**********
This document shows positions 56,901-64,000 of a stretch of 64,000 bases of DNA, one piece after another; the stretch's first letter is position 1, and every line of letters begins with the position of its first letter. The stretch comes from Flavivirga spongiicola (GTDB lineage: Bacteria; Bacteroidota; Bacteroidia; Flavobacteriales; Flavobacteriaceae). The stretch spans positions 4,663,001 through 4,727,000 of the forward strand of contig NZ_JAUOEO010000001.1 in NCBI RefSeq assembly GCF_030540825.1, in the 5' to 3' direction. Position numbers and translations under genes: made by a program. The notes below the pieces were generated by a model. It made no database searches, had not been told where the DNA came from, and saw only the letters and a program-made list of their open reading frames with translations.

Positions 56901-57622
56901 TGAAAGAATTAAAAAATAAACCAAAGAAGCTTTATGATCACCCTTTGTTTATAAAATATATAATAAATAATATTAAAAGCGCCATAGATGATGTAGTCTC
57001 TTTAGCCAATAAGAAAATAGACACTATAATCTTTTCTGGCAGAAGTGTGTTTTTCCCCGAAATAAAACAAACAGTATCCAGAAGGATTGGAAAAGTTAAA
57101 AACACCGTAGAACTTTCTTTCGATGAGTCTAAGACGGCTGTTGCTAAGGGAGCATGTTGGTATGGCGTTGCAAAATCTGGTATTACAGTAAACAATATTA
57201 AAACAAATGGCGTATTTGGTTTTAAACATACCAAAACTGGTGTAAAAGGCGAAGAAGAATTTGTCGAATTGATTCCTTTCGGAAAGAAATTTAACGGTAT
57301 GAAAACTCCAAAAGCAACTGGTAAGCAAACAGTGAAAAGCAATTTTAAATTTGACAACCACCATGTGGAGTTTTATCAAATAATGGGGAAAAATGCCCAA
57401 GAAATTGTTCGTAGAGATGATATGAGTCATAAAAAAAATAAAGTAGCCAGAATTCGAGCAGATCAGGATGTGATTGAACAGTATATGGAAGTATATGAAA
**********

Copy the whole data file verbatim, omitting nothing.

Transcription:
This document shows positions 56,901-64,000 of a stretch of 64,000 bases of DNA, one piece after another; the stretch's first letter is position 1, and every line of letters begins with the position of its first letter. The stretch comes from Flavivirga spongiicola (GTDB lineage: Bacteria; Bacteroidota; Bacteroidia; Flavobacteriales; Flavobacteriaceae). The stretch spans positions 4,663,001 through 4,727,000 of the forward strand of contig NZ_JAUOEO010000001.1 in NCBI RefSeq assembly GCF_030540825.1, in the 5' to 3' direction. Position numbers and translations under genes: made by a program. The notes below the pieces were generated by a model. It made no database searches, had not been told where the DNA came from, and saw only the letters and a program-made list of their open reading frames with translations.

Positions 56901-57622
56901 TGAAAGAATTAAAAAATAAACCAAAGAAGCTTTATGATCACCCTTTGTTTATAAAATATATAATAAATAATATTAAAAGCGCCATAGATGATGTAGTCTC
57001 TTTAGCCAATAAGAAAATAGACACTATAATCTTTTCTGGCAGAAGTGTGTTTTTCCCCGAAATAAAACAAACAGTATCCAGAAGGATTGGAAAAGTTAAA
57101 AACACCGTAGAACTTTCTTTCGATGAGTCTAAGACGGCTGTTGCTAAGGGAGCATGTTGGTATGGCGTTGCAAAATCTGGTATTACAGTAAACAATATTA
57201 AAACAAATGGCGTATTTGGTTTTAAACATACCAAAACTGGTGTAAAAGGCGAAGAAGAATTTGTCGAATTGATTCCTTTCGGAAAGAAATTTAACGGTAT
57301 GAAAACTCCAAAAGCAACTGGTAAGCAAACAGTGAAAAGCAATTTTAAATTTGACAACCACCATGTGGAGTTTTATCAAATAATGGGGAAAAATGCCCAA
57401 GAAATTGTTCGTAGAGATGATATGAGTCATAAAAAAAATAAAGTAGCCAGAATTCGAGCAGATCAGGATGTGATTGAACAGTATATGGAAGTATATGAAA